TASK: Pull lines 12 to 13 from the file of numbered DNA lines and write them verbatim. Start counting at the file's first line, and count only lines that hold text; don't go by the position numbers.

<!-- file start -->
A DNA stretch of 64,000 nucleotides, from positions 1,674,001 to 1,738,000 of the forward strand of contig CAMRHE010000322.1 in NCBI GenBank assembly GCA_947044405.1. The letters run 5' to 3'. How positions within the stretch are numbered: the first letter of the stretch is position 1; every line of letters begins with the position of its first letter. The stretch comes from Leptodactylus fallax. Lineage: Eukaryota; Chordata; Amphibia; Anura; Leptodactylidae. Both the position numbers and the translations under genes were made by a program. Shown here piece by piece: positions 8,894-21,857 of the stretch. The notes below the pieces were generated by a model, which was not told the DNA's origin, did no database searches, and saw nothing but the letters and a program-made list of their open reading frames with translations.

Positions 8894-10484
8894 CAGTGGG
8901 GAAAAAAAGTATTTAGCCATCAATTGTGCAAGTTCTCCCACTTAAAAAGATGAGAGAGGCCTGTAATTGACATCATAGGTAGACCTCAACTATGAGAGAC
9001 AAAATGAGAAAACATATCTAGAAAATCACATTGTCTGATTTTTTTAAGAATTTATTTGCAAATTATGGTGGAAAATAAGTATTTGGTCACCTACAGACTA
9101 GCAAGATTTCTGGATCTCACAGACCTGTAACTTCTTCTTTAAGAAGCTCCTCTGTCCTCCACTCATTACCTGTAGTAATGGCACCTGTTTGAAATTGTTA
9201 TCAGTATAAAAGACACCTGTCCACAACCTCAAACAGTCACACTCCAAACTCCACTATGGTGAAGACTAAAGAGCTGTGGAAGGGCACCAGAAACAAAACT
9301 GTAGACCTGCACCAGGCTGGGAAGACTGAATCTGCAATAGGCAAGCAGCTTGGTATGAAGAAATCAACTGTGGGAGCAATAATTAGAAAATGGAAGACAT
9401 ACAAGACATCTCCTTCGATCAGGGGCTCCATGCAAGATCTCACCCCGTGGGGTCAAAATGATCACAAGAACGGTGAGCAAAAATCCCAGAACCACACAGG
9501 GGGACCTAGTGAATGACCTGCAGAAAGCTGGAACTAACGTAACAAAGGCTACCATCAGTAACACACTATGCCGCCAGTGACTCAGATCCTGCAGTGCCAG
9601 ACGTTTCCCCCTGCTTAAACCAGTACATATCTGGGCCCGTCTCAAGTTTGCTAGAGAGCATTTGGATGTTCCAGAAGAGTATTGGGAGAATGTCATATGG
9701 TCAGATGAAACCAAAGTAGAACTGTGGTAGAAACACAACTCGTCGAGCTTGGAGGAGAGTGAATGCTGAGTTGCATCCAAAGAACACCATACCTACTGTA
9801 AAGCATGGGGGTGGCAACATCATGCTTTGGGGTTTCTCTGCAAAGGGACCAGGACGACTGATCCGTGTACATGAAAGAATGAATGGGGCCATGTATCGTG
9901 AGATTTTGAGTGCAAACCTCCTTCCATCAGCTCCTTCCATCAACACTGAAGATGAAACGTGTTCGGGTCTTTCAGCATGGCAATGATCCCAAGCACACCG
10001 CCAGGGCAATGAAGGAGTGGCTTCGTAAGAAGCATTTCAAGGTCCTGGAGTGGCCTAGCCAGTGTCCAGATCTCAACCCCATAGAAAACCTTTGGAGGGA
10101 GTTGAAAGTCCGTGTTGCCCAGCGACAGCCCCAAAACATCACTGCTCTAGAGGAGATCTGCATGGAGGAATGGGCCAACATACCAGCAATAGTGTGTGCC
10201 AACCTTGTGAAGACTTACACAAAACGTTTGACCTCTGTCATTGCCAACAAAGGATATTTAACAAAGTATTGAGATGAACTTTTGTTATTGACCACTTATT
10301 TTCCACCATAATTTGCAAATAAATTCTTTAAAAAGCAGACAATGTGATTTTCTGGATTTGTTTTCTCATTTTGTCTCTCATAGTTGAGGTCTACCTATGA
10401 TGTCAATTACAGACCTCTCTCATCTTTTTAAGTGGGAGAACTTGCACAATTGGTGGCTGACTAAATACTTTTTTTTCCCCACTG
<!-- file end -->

9701 TCAGATGAAACCAAAGTAGAACTGTGGTAGAAACACAACTCGTCGAGCTTGGAGGAGAGTGAATGCTGAGTTGCATCCAAAGAACACCATACCTACTGTA
9801 AAGCATGGGGGTGGCAACATCATGCTTTGGGGTTTCTCTGCAAAGGGACCAGGACGACTGATCCGTGTACATGAAAGAATGAATGGGGCCATGTATCGTG